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©2017 Walter de Gruyter GmbH, Berlin/Boston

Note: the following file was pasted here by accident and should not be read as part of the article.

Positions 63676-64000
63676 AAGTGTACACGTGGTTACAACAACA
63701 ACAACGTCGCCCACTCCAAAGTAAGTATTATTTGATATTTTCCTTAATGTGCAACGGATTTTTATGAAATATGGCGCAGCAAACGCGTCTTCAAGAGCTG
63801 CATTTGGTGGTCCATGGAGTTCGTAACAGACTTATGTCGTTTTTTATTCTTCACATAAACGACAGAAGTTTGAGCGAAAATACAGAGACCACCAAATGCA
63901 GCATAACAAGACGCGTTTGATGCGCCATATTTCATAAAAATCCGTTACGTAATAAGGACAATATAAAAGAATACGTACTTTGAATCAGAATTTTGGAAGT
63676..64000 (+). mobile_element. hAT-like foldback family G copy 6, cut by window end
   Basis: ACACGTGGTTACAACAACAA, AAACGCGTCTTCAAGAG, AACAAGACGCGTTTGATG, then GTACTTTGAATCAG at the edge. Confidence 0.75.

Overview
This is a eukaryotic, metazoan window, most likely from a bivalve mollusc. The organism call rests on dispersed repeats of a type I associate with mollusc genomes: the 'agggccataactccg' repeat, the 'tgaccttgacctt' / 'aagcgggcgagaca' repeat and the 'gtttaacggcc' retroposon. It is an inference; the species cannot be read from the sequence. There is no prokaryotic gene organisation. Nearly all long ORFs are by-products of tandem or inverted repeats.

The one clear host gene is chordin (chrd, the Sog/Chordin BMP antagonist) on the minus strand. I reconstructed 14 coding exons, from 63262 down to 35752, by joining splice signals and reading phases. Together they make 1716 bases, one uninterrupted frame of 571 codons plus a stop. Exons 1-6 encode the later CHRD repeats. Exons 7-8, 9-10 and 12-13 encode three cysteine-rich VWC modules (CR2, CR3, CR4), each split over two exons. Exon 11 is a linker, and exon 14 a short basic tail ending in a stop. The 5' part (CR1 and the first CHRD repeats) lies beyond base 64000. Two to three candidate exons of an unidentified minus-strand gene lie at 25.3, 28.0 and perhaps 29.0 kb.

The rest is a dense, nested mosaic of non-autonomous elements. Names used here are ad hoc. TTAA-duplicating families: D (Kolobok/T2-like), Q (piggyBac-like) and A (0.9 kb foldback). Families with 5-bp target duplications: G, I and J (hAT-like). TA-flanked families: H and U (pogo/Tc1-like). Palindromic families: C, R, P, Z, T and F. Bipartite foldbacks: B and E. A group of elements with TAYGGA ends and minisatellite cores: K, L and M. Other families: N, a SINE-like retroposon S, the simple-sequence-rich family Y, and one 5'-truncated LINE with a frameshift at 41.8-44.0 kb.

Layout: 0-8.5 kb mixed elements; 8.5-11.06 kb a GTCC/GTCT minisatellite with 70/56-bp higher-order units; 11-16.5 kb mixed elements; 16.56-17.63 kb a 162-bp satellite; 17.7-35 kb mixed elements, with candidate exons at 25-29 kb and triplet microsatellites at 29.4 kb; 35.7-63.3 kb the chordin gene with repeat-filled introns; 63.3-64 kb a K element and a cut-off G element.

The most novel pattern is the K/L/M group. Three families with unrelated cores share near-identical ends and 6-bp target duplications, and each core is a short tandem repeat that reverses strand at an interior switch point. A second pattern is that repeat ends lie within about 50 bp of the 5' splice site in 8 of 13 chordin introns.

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Abstract